Written by Akhir Ali.
Photo by Emily Allen.
Prior to our contemporary moment’s general embrace of body positivity, thicker girls and women weren’t encouraged to love themselves. They were taught to make themselves smaller, physically and emotionally. There weren’t curvy women on-line happily sharing their bodies, affirmations, and lifestyles with thousands of followers. Instead, “thinspo” circulated Tumblr and thigh gaps were worshipped. The few thick women on screen were often portrayed as funny or ill-fated, but rarely sexy, intelligent, or charismatic. Meanwhile, young white women pranced around mainstream television in size 2 jeans and were celebrated for it. This was the early 2000s. I was twelve and weighed 199lbs.
When my burning desire for a nonexistent belly overpowered my sense of security, I decided to do what the media blatantly advised and what scrutinizing family members seemingly implied: lose weight. At my request, a loved one lent me one of her old girdles and I wore it under my uniform for the remainder of middle school. This same person also taught me how to hold in my stomach to disappear its natural roundness. I contracted my abdomen while I ate, while in class, while I read, until I literally forgot how to take a deep breath. My classmates and family members commented freely on my appetite, which matched that of my father’s, so I reduced my food intake and exercised incessantly. All my efforts did result in weight loss. By time I reached high school, I had lost sixty pounds. However, my self-perception was so distorted that I could not truly register the size difference. In my mindseye, I remained the dejected, overweight twelve year old.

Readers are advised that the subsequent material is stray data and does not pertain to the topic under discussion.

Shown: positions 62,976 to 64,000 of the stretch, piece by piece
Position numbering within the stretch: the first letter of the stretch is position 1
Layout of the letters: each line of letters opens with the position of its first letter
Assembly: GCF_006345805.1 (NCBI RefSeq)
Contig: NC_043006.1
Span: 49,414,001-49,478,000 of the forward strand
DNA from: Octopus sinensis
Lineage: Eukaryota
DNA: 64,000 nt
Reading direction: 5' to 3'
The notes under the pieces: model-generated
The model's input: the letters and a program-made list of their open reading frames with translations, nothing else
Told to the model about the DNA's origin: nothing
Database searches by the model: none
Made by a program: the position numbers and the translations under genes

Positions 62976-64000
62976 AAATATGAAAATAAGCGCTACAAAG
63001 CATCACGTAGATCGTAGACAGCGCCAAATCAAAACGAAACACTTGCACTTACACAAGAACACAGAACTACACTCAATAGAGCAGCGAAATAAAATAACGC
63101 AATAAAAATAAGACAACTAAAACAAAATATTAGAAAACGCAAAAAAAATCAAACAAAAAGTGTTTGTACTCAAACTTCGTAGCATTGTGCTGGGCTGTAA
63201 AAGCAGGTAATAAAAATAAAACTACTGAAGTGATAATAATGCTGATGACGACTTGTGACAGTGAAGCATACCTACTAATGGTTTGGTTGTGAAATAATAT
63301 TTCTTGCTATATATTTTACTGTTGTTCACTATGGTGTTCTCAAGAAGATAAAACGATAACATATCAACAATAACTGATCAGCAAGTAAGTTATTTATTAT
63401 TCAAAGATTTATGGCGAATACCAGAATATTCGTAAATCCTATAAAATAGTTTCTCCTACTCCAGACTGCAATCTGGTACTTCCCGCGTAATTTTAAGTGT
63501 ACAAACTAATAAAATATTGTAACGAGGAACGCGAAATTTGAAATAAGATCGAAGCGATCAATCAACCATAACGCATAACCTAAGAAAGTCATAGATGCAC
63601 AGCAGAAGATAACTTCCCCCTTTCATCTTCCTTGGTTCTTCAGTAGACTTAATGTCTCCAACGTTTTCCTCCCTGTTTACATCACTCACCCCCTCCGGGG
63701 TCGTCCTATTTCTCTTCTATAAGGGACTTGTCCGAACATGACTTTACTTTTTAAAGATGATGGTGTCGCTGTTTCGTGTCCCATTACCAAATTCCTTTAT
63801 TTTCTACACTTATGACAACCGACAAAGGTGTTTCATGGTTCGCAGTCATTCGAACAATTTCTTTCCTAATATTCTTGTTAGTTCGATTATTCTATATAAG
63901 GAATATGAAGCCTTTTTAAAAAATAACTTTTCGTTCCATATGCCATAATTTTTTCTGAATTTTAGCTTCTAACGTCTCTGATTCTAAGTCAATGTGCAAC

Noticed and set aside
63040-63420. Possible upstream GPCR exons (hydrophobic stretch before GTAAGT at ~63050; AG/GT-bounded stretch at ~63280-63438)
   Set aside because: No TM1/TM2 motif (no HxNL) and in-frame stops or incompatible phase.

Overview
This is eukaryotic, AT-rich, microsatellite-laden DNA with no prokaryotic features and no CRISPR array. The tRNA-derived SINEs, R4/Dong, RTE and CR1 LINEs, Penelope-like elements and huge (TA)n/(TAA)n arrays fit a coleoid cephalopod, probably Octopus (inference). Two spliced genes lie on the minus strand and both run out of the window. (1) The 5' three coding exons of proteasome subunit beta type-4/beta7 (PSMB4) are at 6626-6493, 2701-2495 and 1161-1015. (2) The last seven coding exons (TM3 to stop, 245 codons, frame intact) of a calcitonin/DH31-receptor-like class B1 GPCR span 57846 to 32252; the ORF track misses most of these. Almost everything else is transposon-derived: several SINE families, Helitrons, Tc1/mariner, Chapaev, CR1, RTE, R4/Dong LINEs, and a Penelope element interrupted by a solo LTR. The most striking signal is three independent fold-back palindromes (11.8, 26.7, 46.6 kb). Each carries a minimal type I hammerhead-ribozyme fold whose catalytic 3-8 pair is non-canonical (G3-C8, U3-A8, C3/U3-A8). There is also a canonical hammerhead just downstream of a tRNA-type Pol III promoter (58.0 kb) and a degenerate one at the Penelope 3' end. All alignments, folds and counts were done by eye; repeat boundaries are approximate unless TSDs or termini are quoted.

I sometimes catch myself pinching my hips and belly with an air of disapproval and frustration. So, I must make a conscious effort on a daily basis to speak kindly about myself and look lovingly upon my body. I must say: I love you, my body.
The year I could see my ribcage rippling beneath my skin, I decided to craft and cultivate a mental health regimen that could awaken within me the fierce spirit of self-love. I started simply with an incantation–“I love my body”–, until the words filled my mouth. This affirmation, in addition to meditation, a nourishing diet, journaling, therapy and compassion, restored the battered connection between my mind and body. Of course, healing is an uneven evolution. My relationship with anorexia and body dysmorphia no longer defines me, but at twenty-six years old, I still have anxiety about eating. I sometimes catch myself pinching my hips and belly with an air of disapproval and frustration. So, I must make a conscious effort on a daily basis to speak kindly about myself and look lovingly upon my body. I must say: I love you, my body.
My inner monologue of body positive empowerment seemingly worked. I did things that I would have never done without the self-assurance and confidence my refreshed mindset insisted I had. I danced naked in clubs. I ate a burger without panicking. I unleashed my breasts at a nude park. I sported a bright orange two-piece at the beach–without a cover up! These were small, but powerful testaments to my healing journey. Invincible, I used my acquired skills to dispel any and every problem that shored up in relation to my body, including pleasure.